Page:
The start of this novel has been changed more than my socks. I’ve started with sex, fights, nostalgic reflections on lilac bushes. Over the years it took to write this novel–and it took many (I’ll get to that some other day), I kept tinkering to find a hook I liked and figure out just what I was going for.
This past year I taught To Kill a Mockingbird, A Separate Peace and Chronicle of a Death Foretold, all fine books for a ninth-grade honors English class. And I realized that all of them started with a narrator looking back at an important place in their lives and searching for a little clarity. There’s no older wiser narrator in my tale, but I think the novel still maintains an ironic, humorous and often confessional feel to it.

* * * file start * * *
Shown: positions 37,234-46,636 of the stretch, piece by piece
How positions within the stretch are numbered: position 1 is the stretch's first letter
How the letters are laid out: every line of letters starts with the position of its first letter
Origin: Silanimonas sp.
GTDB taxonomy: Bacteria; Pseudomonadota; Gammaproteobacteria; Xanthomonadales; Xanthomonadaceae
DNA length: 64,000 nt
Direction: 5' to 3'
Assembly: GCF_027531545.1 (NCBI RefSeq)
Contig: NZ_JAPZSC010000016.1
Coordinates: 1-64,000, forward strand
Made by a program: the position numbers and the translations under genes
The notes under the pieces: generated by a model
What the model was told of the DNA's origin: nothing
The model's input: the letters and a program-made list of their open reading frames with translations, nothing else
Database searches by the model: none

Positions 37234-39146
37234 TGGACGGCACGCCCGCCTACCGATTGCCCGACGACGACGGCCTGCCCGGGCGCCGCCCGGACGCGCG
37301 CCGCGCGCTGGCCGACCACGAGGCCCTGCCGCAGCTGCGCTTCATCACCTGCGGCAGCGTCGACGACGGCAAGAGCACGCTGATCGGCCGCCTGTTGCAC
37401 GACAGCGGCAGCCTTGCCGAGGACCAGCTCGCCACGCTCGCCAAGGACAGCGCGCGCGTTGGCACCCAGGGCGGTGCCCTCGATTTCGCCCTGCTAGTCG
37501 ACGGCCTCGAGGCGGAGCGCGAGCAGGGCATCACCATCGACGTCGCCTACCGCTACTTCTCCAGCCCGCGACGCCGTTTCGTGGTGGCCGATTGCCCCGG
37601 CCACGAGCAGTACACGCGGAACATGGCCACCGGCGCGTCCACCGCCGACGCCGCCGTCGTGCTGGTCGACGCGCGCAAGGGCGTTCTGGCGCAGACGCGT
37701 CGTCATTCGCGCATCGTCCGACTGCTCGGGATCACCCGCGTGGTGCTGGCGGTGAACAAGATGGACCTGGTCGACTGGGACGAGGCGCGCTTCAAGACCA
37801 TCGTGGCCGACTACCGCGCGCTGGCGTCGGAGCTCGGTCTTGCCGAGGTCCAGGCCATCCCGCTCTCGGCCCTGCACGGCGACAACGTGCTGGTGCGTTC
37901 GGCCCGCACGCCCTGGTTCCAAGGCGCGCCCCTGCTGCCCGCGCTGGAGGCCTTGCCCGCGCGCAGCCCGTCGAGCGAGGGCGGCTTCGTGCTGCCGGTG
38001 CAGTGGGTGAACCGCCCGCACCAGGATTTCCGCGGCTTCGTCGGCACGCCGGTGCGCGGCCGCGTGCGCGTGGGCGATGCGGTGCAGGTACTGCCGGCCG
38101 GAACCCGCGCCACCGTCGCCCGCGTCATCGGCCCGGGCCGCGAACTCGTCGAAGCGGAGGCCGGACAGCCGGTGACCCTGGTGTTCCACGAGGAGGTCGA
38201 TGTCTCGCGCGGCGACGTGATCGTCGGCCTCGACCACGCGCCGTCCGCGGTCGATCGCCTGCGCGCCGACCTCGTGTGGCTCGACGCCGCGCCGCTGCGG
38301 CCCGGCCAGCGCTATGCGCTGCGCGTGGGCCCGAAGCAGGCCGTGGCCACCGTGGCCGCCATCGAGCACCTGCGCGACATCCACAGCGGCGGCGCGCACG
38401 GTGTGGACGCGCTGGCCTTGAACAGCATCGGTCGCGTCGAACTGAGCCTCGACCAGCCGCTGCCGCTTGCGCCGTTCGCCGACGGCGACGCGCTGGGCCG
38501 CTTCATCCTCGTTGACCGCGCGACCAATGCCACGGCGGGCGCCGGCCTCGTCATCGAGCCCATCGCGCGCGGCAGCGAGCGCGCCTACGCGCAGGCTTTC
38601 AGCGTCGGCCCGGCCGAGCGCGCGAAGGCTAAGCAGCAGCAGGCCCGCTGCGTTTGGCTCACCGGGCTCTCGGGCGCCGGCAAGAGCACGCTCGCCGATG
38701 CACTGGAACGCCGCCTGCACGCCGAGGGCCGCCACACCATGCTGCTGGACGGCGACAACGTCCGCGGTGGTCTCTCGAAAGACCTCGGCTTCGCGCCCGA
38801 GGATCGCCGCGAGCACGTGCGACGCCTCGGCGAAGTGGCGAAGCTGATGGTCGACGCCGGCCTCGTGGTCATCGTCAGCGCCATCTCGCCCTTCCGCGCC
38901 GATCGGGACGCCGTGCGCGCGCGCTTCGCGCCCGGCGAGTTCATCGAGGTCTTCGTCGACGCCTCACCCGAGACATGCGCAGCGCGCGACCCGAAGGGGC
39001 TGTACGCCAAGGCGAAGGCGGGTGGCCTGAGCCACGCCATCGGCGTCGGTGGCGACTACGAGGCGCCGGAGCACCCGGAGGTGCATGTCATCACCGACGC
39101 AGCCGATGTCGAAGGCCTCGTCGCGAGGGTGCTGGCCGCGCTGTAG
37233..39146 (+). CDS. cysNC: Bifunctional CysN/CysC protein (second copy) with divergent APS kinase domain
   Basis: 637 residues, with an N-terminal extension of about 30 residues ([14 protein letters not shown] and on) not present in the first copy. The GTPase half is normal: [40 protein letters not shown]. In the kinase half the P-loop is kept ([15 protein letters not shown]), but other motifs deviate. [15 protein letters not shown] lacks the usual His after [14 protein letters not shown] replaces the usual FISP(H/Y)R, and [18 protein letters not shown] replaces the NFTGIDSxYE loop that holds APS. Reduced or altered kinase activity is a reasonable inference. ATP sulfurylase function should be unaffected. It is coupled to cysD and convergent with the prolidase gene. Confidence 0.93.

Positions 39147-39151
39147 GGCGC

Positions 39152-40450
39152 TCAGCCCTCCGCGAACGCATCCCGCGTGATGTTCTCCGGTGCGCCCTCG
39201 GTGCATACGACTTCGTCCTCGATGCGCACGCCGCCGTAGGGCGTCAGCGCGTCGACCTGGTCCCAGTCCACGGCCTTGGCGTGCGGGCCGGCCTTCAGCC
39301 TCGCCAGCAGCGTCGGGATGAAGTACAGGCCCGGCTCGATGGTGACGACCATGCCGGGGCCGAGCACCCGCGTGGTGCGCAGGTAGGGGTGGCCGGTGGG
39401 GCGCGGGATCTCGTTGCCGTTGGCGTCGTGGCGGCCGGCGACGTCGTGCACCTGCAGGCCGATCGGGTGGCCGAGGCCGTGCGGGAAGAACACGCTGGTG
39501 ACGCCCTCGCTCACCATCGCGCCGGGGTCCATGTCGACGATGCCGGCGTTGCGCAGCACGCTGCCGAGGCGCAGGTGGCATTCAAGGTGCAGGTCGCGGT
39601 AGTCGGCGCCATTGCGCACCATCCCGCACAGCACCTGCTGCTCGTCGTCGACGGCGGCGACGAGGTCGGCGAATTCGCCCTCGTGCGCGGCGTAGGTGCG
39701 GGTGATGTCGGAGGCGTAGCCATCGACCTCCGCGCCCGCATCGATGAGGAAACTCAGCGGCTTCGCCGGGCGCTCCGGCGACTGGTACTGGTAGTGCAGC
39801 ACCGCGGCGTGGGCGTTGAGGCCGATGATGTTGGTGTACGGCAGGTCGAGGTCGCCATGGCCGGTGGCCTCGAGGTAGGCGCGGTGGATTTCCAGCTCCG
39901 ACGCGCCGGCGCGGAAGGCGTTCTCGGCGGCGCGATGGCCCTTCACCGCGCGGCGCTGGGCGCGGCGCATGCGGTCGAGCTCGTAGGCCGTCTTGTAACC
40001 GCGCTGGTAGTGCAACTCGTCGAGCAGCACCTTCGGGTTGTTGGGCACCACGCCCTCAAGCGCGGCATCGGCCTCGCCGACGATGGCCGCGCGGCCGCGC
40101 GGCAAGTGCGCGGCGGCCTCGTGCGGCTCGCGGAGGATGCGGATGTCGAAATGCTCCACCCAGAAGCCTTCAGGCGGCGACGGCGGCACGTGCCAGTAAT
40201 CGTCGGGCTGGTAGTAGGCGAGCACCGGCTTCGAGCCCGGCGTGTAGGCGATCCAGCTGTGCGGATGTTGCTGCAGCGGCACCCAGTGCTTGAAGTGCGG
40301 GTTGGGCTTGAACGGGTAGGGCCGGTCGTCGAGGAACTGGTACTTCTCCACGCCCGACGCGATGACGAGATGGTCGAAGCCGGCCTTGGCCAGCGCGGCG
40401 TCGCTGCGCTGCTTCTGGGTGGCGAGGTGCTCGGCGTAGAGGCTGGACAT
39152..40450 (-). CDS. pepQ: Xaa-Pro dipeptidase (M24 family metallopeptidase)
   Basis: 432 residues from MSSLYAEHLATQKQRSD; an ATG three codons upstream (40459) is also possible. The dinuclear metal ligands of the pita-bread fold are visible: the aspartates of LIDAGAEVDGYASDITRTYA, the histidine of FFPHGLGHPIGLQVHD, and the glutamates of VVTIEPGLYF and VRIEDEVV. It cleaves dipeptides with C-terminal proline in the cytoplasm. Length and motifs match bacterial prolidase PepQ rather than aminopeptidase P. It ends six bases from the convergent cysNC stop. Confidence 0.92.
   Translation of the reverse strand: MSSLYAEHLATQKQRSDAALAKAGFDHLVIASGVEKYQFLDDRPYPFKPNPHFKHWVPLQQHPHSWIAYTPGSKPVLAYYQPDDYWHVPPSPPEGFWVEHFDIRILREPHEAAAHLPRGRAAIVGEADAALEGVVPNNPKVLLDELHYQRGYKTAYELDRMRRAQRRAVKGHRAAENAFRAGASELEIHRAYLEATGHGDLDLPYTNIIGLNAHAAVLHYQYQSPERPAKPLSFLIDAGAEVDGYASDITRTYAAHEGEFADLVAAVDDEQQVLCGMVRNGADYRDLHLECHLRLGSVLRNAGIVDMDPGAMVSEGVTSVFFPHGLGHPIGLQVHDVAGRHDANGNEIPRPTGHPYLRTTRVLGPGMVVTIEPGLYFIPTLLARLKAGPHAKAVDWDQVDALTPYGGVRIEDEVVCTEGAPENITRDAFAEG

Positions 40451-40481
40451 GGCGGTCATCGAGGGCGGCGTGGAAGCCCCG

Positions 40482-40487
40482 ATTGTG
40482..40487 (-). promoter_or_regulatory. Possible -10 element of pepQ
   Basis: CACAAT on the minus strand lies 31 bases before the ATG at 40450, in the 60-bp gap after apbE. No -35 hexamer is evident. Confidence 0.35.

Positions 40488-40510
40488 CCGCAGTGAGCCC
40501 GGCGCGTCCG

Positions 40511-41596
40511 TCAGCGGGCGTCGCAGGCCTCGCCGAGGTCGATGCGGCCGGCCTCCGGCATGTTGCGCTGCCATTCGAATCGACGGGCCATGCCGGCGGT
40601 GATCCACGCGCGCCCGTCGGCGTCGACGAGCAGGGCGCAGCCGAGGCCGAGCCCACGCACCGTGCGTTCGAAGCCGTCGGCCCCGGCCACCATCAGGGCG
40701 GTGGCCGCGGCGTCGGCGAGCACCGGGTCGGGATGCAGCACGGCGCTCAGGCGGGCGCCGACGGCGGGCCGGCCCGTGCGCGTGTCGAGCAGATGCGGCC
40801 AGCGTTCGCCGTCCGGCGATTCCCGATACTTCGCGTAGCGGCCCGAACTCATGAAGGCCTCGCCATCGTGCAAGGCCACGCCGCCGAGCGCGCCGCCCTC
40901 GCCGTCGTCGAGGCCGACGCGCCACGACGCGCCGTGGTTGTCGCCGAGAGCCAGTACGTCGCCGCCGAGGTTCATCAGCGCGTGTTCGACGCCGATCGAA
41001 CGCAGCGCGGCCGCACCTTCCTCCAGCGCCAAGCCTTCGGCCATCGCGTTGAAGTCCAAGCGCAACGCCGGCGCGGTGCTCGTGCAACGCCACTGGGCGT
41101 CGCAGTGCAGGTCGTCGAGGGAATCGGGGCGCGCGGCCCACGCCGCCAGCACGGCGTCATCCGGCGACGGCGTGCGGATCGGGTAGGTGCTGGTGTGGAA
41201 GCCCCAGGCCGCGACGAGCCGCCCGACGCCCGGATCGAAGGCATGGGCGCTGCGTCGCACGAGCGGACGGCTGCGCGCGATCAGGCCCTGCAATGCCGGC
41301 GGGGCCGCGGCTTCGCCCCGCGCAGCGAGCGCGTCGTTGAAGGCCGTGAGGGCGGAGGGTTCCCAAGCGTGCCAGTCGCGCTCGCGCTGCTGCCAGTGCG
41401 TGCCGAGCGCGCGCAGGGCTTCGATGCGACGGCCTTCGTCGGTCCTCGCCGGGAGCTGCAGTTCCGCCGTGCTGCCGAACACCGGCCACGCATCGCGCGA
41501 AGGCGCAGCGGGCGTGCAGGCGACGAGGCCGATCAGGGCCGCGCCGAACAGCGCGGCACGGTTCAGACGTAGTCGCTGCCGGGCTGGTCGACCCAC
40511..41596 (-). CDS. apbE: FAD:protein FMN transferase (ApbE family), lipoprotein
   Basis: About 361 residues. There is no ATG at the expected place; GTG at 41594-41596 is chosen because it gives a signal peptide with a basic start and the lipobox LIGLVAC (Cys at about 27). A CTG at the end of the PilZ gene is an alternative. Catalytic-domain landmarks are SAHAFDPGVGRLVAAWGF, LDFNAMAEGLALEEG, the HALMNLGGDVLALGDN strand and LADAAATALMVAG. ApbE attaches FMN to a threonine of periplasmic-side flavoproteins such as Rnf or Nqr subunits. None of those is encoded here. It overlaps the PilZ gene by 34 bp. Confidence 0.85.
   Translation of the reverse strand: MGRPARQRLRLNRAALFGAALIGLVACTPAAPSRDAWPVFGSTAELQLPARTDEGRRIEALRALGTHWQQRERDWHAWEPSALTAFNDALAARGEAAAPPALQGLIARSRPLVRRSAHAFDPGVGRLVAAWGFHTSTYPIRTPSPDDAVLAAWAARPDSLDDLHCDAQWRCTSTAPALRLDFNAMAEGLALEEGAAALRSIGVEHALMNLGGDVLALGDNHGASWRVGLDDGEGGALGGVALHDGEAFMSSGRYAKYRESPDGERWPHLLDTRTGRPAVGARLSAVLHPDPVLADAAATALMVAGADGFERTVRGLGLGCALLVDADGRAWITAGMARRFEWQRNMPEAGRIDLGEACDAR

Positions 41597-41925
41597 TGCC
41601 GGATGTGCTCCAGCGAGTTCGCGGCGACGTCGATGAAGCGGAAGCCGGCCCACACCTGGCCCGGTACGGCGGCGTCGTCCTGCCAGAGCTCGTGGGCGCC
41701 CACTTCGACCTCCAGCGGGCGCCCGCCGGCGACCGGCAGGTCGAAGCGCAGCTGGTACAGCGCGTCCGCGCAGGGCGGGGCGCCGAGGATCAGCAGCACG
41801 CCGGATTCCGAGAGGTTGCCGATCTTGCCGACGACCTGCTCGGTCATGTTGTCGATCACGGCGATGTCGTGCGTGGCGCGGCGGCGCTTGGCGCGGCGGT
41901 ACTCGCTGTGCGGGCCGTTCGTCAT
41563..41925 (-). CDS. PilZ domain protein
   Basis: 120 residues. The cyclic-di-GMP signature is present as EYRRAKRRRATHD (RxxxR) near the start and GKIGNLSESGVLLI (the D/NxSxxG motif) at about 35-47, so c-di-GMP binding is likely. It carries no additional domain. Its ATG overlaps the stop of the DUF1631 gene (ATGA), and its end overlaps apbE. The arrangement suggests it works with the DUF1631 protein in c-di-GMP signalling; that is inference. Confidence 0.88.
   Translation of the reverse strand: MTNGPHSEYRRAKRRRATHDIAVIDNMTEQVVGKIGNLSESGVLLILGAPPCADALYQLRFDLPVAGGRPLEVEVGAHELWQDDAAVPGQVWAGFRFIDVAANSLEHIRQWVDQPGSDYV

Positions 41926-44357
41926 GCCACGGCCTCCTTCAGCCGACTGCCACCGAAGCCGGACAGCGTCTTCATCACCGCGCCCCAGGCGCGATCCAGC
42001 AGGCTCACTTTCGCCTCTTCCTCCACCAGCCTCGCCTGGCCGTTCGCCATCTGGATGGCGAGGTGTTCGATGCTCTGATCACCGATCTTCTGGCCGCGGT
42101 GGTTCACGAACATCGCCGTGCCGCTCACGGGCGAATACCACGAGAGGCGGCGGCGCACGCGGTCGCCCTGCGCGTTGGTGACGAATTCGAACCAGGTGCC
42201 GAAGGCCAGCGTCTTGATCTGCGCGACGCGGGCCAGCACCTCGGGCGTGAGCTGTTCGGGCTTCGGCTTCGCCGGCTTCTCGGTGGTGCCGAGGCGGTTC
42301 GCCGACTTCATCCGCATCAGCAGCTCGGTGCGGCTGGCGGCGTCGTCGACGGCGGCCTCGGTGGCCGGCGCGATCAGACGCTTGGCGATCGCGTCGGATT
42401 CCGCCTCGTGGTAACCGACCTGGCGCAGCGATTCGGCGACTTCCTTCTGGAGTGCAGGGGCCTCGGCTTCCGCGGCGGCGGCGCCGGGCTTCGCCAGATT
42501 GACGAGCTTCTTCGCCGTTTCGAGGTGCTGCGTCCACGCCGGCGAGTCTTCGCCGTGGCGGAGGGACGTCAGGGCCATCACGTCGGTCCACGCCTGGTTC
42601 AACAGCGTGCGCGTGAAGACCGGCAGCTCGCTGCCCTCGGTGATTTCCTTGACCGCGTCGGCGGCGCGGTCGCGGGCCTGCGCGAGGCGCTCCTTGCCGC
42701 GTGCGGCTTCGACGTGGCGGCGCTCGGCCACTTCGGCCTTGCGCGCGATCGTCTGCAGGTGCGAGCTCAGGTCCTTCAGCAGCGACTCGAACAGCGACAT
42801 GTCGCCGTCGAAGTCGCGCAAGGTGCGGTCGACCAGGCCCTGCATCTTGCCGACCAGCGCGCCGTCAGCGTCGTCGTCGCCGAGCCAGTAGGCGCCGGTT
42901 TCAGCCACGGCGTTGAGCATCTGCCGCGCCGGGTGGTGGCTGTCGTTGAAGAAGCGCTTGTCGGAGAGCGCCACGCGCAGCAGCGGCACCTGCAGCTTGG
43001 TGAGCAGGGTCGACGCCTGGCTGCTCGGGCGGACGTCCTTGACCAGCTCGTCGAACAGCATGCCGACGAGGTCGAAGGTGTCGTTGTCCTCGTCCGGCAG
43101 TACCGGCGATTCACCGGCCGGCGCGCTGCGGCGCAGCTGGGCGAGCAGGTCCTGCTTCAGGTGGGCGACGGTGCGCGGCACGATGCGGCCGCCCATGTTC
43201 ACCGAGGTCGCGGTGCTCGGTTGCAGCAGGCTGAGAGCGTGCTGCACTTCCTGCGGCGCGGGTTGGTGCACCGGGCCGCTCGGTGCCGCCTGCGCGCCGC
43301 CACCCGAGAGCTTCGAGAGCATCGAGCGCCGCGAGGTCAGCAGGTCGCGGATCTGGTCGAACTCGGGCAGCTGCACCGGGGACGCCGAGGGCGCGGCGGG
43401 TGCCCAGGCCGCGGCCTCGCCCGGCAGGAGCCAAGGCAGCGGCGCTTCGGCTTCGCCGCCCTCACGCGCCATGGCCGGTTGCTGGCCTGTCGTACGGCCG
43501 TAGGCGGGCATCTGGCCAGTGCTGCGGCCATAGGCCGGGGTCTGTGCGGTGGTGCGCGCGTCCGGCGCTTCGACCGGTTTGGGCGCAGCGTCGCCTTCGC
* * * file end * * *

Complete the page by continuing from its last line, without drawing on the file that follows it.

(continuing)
So why did it take so long to finish this novel? Well, to me the reason is simple. I’ve been working on this novel for a long time, but I didn’t really start it until about three years ago. Huh? Rather than writing three or four novels to figure out how to do it, I just kept rewriting the same one until it became what I wanted it to be: a vague but perfect copy of the original work I’d imaged. And a chronicle of my more recent life–metaphorically of course–as a teacher and a husband.
For example, for a long time I didn’t have a clear antagonist in the novel. But teaching allows you to see people and their best and worst. You get to see stellar examples of humility and dedication. And, unfortunately, you also get to see stellar examples of vanity as well. My profession attracts all kinds: lovers and haters, introverts and show offs, team players and minor megalomaniacs. So why not put them all to use and have a little fun? After all, I bet all of us know a Goldie Remlap and a Don DeWillum. (I’ve worked with many during my career.)
Thus, the start of this novel helps me laugh at my first, strange years as a teacher, for it was a time when I was shocked by colleagues, inspired by students and often my own worst enemy.